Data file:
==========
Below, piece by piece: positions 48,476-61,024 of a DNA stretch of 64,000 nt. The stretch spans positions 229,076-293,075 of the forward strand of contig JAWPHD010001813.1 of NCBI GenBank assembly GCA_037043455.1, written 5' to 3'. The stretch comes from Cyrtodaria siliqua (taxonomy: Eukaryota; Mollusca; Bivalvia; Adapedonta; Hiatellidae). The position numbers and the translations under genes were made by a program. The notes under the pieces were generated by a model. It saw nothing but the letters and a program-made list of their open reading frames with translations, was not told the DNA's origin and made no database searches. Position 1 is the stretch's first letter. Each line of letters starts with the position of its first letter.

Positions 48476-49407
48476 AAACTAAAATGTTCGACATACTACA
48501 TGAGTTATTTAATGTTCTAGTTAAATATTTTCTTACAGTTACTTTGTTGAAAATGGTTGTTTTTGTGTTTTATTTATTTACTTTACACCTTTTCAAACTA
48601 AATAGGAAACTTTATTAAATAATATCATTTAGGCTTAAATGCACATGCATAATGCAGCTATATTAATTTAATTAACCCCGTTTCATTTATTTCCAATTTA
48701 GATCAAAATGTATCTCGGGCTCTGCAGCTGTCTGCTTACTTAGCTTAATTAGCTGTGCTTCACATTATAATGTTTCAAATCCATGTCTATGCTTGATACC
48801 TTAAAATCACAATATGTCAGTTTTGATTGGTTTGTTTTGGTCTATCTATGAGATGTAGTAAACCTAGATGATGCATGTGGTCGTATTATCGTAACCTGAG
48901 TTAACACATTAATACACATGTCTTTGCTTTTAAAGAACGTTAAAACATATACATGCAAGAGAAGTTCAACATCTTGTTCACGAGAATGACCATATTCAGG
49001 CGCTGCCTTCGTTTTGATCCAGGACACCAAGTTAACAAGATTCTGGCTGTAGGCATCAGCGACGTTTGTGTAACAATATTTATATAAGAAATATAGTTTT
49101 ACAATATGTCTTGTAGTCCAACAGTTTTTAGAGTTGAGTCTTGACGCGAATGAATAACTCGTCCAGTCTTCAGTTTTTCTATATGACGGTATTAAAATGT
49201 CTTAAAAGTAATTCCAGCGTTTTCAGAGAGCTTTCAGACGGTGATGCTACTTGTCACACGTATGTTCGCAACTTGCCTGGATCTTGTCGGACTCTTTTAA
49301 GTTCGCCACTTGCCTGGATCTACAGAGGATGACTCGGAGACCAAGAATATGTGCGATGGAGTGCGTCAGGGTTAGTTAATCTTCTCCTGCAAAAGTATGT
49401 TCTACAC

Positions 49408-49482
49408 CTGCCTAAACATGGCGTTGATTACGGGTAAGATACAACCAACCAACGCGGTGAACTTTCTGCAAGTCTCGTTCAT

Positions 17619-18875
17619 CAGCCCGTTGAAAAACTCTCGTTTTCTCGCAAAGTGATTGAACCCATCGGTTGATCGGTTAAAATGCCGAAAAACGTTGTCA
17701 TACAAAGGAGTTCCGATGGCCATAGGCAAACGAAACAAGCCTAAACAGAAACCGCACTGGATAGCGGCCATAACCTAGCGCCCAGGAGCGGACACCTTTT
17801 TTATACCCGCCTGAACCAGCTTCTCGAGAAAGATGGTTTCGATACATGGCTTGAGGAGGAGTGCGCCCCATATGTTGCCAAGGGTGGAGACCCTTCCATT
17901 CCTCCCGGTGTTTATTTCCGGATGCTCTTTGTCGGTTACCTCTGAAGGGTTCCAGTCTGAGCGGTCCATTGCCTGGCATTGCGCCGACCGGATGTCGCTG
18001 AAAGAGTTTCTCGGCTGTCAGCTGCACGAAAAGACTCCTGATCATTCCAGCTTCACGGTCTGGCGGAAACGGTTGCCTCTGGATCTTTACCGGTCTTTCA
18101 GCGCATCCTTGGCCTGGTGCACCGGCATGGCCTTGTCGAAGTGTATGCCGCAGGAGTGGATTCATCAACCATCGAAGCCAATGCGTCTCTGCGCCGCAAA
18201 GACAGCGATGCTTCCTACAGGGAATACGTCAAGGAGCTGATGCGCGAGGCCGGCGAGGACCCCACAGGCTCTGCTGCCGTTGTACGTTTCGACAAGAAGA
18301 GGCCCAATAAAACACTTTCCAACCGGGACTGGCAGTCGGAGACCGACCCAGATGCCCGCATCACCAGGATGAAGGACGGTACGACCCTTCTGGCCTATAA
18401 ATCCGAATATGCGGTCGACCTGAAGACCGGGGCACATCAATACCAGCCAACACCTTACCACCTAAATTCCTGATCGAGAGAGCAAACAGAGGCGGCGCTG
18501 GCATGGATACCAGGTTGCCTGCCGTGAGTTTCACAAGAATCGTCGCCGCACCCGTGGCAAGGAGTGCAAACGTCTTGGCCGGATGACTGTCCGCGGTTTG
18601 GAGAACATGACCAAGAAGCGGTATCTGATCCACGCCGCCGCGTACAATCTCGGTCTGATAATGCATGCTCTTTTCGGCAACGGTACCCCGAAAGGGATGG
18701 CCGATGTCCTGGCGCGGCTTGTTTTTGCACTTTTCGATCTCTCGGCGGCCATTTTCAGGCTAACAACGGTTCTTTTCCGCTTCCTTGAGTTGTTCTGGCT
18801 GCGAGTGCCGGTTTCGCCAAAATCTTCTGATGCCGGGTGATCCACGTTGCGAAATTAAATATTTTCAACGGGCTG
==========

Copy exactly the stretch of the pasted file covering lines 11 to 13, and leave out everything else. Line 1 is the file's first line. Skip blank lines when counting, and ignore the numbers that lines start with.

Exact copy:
49201 CTTAAAAGTAATTCCAGCGTTTTCAGAGAGCTTTCAGACGGTGATGCTACTTGTCACACGTATGTTCGCAACTTGCCTGGATCTTGTCGGACTCTTTTAA
49301 GTTCGCCACTTGCCTGGATCTACAGAGGATGACTCGGAGACCAAGAATATGTGCGATGGAGTGCGTCAGGGTTAGTTAATCTTCTCCTGCAAAAGTATGT
49401 TCTACAC